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Conspiracy theorists are probably frothing at the mouth with the thought that the government is forcing a standard on digital forensics that is hard to meet in the hope that the digital forensics can never be used against them in future court cases.

Great idea that; it would also hamper the ability of the police and security services to prosecute anyone who used any sort of digital system in planning or executing a terrorist offence. The restriction would work both ways, you know!

Doh!

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Commswonk
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Re: "compliance bureaucracy"

Otherwise known as doing it properly with records

That was worth an upvote.

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Tech can do a lot, Prime Minister, but it can't save the NHS

Commswonk
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Re: WTF!?

...and they spend quite a large wad on Weapons of Mass Destruction which keep us safe...

Without getting into arguments for and against replacing the nuclear deterrent fleet it is worth looking at the figures. IIRC the whole life costs projected for replacing the subs comes to about £100bn, which is less than a single year's expenditure on the NHS. There may be a case for scrapping the deterrent but funding the NHS isn't it.

So surely if people live longer they can pay taxes and NI for longer and keep the status quo going?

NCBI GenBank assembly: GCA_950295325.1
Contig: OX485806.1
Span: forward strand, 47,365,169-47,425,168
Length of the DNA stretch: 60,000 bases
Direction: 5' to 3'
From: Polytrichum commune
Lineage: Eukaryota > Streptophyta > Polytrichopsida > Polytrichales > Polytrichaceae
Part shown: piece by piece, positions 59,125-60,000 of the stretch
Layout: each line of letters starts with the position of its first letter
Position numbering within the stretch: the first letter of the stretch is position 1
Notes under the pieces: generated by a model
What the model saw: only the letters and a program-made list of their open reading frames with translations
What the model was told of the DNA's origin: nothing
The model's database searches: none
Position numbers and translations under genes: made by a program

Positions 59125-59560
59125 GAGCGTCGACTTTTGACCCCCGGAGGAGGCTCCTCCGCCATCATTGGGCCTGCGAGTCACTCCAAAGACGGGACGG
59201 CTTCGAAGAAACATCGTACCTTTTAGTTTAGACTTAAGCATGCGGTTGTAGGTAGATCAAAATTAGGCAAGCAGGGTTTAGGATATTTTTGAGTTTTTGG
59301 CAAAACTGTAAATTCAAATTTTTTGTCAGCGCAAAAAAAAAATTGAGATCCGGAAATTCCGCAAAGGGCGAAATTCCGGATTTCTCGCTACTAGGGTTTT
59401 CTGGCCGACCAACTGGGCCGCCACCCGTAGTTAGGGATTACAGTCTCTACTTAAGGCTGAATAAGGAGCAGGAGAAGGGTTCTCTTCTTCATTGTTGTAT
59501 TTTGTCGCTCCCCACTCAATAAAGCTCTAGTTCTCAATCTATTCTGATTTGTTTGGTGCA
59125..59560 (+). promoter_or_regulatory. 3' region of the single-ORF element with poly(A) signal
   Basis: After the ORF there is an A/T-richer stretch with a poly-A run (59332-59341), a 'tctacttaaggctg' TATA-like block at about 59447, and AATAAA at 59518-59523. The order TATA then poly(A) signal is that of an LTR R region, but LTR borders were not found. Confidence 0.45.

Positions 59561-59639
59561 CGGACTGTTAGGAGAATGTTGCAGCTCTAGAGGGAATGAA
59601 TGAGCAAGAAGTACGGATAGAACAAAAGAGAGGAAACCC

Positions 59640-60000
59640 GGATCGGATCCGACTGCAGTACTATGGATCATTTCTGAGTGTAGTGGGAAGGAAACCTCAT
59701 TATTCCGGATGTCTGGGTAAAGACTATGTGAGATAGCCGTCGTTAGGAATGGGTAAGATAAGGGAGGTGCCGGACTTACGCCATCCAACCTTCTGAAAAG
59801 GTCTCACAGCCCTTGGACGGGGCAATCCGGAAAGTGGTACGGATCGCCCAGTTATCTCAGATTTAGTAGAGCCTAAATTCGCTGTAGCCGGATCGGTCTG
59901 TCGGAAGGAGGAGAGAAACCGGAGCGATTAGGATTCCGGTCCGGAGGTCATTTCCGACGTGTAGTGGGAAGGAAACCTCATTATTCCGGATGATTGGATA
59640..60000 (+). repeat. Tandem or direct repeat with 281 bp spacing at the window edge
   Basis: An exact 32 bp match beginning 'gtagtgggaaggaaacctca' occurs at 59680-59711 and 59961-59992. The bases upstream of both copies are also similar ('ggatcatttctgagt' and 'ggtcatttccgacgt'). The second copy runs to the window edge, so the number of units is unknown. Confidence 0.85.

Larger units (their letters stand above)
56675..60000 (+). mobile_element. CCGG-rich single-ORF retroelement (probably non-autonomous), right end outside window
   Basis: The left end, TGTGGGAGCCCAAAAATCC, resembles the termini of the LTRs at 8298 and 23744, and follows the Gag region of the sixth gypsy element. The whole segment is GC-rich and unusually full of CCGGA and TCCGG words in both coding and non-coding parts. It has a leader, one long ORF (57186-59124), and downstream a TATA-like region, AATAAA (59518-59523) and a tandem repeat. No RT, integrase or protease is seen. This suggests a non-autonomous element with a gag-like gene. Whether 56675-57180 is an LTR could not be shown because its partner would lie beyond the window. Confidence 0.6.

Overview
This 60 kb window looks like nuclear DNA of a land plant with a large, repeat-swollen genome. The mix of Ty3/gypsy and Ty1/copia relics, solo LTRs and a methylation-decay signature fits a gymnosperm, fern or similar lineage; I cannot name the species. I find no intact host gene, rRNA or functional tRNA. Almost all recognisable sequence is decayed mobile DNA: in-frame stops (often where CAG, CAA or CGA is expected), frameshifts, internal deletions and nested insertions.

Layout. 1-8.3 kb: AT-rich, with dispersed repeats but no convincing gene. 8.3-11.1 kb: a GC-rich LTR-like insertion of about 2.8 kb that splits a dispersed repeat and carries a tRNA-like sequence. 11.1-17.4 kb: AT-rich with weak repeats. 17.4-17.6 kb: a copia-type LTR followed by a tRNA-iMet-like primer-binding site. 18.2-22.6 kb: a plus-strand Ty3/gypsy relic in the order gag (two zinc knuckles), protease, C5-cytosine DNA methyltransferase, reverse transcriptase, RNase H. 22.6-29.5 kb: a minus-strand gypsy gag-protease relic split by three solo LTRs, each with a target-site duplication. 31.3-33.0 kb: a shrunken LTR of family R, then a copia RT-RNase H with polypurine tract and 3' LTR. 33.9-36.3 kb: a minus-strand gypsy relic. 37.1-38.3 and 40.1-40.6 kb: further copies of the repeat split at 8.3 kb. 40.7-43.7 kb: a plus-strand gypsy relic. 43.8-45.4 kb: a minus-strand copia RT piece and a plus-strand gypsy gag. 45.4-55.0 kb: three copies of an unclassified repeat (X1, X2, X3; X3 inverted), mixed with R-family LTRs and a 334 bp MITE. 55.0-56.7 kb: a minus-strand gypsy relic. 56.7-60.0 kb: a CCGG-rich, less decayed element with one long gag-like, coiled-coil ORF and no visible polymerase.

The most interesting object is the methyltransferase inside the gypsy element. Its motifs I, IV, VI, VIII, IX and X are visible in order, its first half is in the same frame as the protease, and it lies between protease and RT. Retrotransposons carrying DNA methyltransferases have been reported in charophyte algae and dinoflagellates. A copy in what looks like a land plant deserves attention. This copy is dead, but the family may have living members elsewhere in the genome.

My incomplete understanding of the NI system is that it is at best a muddle, at worst a complete mess. ISTR that for a full state pension an individual has to have a 35 year contribution record, which I believe includes credits obtained by "signing on" if unemployed and looking for work.

35 years? Why for goodness sake; with the state retirement age creeping up towards 70 there is a clear case for 40 or 45 years' contributions, not 35. And why does the contribution rate drop off as soon as any individual creeps into a higher Income Tax bracket?

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Commswonk
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Re: The long-term cost no one talks about..

Although it will hit the deficit I think paying off these PFI's will actually save money in the long run.

That is assuming that there is provision in the contracts for buying them out early, and I would bet a £ to a pinch of sh1t that there are (harsh) financial penalties for early pay - off involved anyway.